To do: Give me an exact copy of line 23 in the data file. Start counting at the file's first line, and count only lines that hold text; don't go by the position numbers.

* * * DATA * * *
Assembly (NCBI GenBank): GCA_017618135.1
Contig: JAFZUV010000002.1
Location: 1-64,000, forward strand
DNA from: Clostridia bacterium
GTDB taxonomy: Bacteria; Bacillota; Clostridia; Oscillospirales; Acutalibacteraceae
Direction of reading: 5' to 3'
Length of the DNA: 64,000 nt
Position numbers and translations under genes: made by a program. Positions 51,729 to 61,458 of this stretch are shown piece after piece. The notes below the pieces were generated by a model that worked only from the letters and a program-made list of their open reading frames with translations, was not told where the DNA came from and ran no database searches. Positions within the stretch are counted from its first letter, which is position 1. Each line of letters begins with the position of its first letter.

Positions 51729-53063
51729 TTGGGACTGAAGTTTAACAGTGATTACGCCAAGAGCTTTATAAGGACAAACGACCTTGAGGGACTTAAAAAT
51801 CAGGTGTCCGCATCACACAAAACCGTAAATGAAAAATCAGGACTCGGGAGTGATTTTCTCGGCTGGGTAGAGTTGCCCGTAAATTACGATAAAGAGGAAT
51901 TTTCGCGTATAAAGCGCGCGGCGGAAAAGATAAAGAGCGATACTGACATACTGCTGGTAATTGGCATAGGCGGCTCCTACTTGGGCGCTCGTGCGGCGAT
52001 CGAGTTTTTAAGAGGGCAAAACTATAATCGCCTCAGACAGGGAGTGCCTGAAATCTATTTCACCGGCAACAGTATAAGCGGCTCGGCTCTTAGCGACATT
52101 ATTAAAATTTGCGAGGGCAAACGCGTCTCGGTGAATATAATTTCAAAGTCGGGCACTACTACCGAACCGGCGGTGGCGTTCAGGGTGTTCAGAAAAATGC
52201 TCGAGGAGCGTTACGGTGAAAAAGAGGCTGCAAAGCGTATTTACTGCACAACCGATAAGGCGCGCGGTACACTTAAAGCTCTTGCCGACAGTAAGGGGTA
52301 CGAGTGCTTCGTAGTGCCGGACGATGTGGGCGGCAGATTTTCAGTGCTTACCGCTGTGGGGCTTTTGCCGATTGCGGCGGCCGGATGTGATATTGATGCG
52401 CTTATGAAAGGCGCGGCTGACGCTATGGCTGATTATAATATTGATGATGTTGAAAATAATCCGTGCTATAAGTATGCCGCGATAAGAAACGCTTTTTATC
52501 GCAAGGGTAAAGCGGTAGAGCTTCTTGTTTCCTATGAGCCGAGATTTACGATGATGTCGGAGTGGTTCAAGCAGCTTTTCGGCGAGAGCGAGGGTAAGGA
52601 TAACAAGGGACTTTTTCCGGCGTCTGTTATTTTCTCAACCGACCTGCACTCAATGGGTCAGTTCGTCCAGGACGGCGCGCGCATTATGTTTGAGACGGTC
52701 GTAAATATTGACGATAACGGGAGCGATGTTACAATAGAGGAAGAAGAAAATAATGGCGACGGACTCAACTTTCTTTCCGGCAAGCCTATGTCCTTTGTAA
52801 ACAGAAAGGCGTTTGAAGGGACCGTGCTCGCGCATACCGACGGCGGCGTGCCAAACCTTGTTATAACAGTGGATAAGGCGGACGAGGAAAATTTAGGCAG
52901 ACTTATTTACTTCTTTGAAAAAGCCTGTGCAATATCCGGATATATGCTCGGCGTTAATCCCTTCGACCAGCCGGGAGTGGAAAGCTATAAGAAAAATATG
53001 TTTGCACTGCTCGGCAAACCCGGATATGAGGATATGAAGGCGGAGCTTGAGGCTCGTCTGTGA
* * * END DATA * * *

53001 TTTGCACTGCTCGGCAAACCCGGATATGAGGATATGAAGGCGGAGCTTGAGGCTCGTCTGTGA